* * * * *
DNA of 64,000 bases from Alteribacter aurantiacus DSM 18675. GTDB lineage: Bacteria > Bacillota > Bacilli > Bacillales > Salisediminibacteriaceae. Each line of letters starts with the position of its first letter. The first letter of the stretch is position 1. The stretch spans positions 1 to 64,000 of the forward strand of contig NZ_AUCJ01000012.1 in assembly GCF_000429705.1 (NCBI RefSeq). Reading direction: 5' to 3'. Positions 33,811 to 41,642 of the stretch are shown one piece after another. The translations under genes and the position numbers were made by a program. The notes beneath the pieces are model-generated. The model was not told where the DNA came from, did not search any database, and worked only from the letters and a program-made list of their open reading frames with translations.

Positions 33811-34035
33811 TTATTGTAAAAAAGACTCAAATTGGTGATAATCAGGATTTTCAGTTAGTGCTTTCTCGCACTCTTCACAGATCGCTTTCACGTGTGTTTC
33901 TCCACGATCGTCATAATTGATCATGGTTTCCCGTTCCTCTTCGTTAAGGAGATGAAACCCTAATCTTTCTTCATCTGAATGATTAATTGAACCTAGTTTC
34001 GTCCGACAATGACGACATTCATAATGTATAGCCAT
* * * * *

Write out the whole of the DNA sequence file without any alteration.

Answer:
DNA of 64,000 bases from Alteribacter aurantiacus DSM 18675. GTDB lineage: Bacteria > Bacillota > Bacilli > Bacillales > Salisediminibacteriaceae. Each line of letters starts with the position of its first letter. The first letter of the stretch is position 1. The stretch spans positions 1 to 64,000 of the forward strand of contig NZ_AUCJ01000012.1 in assembly GCF_000429705.1 (NCBI RefSeq). Reading direction: 5' to 3'. Positions 33,811 to 41,642 of the stretch are shown one piece after another. The translations under genes and the position numbers were made by a program. The notes beneath the pieces are model-generated. The model was not told where the DNA came from, did not search any database, and worked only from the letters and a program-made list of their open reading frames with translations.

Positions 33811-34035
33811 TTATTGTAAAAAAGACTCAAATTGGTGATAATCAGGATTTTCAGTTAGTGCTTTCTCGCACTCTTCACAGATCGCTTTCACGTGTGTTTC
33901 TCCACGATCGTCATAATTGATCATGGTTTCCCGTTCCTCTTCGTTAAGGAGATGAAACCCTAATCTTTCTTCATCTGAATGATTAATTGAACCTAGTTTC
34001 GTCCGACAATGACGACATTCATAATGTATAGCCAT